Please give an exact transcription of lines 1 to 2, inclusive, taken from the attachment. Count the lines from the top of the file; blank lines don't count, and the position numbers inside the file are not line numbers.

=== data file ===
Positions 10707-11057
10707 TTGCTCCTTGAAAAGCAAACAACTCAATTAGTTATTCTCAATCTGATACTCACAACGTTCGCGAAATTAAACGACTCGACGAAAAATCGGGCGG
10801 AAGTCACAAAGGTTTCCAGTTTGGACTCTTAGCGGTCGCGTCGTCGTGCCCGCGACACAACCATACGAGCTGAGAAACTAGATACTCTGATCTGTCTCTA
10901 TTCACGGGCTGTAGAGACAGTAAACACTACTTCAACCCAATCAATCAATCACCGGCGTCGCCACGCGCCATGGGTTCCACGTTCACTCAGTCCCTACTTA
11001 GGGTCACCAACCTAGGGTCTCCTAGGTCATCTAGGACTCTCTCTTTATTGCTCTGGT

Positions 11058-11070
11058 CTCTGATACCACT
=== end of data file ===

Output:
Positions 10707-11057
10707 TTGCTCCTTGAAAAGCAAACAACTCAATTAGTTATTCTCAATCTGATACTCACAACGTTCGCGAAATTAAACGACTCGACGAAAAATCGGGCGG